When Amy Webb, a single 30-something who had just gone through a breakup, was faced with the prospect of trying to find eligible bachelors in the city of Philadelphia, she realized the pickings were slim. How slim? After crunching some data on single, Jewish men, she ascertained that she had exactly 35 possible romantic options in a city of 1.5 million. Webb knew that she could either take her grandmother’s advice to “luck into love” or go online. Could her story sound any more familiar? I don’t think so.
Webb eventually chose to post an online profile, which she filled out by copying and pasting phrases from her resume. After a few horrendous dates (one guy left her with a bill that cost an entire month’s rent!), Webb, a data junkie and lover of algorithms, undertook the Herculean task of outsmarting online dating at its own game. Here’s how she did it:
First, she made a list of 72 qualities that she was looking for in a partner, then split them into two groups, ranked by priority. She also made 10 fake, male profiles to collect data from women she was competing against in order to reverse-engineer her own profile. Crazily enough, it worked and she suddenly found herself to be “the most popular person online.” That’s when she applied her personal ranking system to score her many suitors. In the end, only one scored high enough for a date. They went out on what turned out to be an epic, 14-hour, first date. And, well, now they’re married and have a daughter. HAPPILY EVER AFTER.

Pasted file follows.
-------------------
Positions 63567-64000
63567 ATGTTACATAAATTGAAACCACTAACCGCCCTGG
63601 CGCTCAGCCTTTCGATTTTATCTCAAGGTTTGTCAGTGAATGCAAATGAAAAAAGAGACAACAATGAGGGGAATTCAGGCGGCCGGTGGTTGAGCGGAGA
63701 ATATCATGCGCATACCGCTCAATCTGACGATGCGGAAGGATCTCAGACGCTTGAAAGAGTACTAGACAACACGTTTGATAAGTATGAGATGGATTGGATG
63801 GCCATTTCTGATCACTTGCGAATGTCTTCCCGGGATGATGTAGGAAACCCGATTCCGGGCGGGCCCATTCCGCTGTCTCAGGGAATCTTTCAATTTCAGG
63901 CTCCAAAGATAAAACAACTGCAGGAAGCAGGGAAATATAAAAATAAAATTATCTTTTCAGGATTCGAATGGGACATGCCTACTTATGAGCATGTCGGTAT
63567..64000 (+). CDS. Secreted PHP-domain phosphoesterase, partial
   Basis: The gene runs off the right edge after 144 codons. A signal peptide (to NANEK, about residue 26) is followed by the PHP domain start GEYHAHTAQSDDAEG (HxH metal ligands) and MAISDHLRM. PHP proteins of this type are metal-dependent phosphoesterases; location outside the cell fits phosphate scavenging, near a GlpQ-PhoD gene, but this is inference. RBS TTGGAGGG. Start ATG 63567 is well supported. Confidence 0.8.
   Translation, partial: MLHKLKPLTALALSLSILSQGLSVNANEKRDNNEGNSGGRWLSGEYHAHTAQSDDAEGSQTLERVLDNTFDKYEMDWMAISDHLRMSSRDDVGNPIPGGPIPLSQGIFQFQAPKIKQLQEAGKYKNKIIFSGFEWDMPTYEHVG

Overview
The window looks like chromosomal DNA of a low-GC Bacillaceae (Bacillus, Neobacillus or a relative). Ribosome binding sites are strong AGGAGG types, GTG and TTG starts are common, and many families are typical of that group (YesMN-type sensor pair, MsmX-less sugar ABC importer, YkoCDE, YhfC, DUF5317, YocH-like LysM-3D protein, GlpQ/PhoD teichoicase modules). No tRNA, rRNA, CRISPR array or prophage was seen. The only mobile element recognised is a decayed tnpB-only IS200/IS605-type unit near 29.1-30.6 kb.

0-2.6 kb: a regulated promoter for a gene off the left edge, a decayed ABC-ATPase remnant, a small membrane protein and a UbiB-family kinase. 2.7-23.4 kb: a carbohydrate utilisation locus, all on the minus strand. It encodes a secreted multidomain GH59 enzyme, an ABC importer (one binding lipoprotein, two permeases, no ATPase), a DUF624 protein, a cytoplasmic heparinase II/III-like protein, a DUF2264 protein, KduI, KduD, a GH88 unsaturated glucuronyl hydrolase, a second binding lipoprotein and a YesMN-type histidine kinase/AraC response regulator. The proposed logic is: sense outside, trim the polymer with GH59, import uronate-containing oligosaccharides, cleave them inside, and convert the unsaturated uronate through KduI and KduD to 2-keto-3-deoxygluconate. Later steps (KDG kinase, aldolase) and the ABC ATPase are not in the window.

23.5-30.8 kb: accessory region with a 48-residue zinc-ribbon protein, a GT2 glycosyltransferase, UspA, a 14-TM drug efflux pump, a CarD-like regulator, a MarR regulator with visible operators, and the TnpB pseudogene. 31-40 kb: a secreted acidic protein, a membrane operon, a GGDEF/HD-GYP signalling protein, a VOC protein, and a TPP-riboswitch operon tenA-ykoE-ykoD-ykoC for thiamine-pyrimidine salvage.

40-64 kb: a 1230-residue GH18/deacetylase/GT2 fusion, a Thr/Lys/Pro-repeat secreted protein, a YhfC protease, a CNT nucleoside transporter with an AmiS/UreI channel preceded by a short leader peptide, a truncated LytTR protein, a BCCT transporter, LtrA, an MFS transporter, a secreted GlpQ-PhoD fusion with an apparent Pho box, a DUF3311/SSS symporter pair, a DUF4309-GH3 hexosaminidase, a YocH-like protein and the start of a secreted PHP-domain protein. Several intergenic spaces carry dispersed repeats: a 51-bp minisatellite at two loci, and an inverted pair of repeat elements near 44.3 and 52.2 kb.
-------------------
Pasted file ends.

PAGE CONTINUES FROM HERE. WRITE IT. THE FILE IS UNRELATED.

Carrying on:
If only I had known Webb’s secrets when I was online dating, it might have spared me all the horrendous dates (especially the one with the man who announced he was under “federal investigation” over spaghetti). But then again, I probably wouldn’t have had the mathematical acumen to execute this type of thing with the precision that Webb did. Either way, I bow down to her for cracking the most mysterious algorithm in life — the algorithm of love. But the question remains: Would she have met her husband even if she didn’t make all those spreadsheets? Who knowns. We can only hope that other single people can replicate these results for themselves. If not, I guess there’s always the “lucking into love” option that Webb’s grandmother was so fond of. [TED Blog]